#6. Research which keywords bring in the most customers and what neighbourhoods in Toronto your customers live in. Create AdWords campaigns using as little money as possible (bid very low) in an effort to experiment and see which keywords bring in more customers.


#1. Advertise in appropriate newspapers/magazines that market to your desired audience. Limit your advertising dollars to the target audience in order to maximize your Return On Investment (ROI).

#2. Get business cards and stationary printed up. Pass some of them out to colleagues and friends.

#3. Network and find new colleagues, people in similar businesses, people who are both competitors and non-competitors in similar fields.

#4. Don't be afraid to shamelessly self promote in a funny manner. Heck, record yourself doing so and post it on YouTube so you can reach a larger audience.

#5. Word of mouth marketing works great, but to do so people need to know your name and your name needs to be easy to remember. Introduce yourself, say your name, use a name that is easy to remember, mention your company's name and say it in a manner so that it sounds like a jingle. Jingles are easier to remember.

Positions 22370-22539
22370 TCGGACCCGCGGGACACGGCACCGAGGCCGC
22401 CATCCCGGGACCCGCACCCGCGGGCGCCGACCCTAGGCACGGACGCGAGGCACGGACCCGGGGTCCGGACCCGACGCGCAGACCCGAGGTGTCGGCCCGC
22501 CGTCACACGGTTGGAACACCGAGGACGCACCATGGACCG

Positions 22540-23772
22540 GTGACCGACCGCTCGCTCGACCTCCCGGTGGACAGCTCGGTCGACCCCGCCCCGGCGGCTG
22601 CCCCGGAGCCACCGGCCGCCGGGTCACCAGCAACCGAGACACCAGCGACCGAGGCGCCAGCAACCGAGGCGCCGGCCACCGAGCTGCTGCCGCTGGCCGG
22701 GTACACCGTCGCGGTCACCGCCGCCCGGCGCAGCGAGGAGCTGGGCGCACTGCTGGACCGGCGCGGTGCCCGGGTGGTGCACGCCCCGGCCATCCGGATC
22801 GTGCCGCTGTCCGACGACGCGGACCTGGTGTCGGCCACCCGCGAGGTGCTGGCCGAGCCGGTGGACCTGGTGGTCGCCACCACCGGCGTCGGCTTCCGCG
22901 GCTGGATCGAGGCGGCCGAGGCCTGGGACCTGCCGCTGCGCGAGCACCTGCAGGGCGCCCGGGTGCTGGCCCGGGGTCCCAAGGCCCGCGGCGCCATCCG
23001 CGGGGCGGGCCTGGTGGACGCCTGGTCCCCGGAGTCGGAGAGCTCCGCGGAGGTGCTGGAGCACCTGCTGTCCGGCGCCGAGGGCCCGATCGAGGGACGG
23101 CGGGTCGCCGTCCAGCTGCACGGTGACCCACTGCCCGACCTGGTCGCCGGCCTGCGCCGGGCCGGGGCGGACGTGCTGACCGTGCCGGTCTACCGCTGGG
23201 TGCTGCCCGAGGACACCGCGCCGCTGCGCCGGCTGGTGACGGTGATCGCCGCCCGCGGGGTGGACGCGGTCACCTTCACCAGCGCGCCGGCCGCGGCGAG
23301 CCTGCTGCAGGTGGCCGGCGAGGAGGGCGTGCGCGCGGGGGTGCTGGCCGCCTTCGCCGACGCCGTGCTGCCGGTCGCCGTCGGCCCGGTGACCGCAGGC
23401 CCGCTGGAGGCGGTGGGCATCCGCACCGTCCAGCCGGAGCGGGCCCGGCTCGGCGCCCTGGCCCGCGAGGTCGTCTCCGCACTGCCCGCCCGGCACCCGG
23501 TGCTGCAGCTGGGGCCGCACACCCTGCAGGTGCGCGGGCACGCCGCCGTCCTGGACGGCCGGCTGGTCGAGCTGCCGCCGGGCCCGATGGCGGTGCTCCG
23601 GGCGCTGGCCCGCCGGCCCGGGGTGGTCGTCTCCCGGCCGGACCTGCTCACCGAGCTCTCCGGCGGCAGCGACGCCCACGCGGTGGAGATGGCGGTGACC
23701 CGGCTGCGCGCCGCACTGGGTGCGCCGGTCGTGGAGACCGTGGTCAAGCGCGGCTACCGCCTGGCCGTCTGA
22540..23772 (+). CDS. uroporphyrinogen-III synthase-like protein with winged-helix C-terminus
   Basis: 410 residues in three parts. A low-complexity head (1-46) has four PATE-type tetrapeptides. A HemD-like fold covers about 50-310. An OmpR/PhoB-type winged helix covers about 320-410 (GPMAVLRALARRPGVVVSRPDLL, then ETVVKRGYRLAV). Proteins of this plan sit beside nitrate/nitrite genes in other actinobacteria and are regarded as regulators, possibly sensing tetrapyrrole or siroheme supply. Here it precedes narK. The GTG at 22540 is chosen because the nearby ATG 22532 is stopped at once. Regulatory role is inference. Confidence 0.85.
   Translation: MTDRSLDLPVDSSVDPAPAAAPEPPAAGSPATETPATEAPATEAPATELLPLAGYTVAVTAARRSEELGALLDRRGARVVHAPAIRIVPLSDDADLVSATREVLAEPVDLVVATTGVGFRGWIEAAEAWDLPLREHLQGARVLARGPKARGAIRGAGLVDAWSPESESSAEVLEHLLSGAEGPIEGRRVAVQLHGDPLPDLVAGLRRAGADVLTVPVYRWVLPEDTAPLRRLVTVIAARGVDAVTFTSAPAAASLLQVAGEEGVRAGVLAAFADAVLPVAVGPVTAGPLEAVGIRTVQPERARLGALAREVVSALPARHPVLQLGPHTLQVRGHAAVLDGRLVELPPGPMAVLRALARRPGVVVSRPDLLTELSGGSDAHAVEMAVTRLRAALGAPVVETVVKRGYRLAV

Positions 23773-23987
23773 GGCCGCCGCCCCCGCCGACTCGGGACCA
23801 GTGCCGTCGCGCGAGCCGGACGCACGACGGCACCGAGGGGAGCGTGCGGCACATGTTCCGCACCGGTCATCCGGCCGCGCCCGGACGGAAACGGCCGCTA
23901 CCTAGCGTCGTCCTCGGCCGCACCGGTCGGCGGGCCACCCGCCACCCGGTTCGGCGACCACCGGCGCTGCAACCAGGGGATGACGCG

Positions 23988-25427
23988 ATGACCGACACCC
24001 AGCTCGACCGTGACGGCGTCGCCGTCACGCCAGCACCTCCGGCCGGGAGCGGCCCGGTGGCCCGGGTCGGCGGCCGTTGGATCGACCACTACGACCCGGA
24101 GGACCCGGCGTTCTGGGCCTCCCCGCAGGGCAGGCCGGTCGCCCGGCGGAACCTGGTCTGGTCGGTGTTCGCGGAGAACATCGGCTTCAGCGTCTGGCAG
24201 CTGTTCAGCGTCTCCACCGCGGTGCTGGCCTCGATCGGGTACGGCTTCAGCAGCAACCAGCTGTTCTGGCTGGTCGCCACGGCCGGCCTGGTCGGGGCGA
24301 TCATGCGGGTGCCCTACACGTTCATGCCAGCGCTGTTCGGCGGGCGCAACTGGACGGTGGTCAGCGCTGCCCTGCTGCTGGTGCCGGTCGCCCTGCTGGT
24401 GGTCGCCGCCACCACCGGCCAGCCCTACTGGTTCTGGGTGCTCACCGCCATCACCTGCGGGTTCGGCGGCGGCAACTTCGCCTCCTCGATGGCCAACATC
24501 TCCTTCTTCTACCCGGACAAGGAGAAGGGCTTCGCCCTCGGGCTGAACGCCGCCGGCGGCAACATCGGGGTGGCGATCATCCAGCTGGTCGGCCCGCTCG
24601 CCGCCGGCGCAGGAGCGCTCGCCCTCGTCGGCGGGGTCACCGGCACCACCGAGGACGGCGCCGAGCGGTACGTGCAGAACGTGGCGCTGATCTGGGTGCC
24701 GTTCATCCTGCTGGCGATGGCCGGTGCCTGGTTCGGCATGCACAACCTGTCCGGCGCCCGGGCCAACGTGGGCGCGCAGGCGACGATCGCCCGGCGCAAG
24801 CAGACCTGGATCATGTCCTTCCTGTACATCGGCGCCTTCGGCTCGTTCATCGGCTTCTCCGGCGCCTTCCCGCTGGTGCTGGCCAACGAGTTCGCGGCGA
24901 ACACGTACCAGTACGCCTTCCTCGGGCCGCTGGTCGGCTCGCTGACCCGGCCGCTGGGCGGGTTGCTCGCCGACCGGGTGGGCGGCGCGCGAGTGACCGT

#6. Go outside and socialize. Go to meetups, go to networking events, go to events related to your business, meet new people, learn how to do a proper handshake (firm but not squeezing and don't hold it too long), be polite, follow etiquette, and you will do fine.

#7. Sponsor events (this can also get you extra links to your business online too) and make sure the organization being sponsored knows who the sponsor is. For best ROI focus on sponsoring events related to your business. Red Bull doesn't sponsor the Toronto Poetry Club because it doesn't make sense for them to do so.

"Better a little which is well done, than a great deal imperfectly." - Plato

"Pleasure in job puts perfection in the work." - Aristotle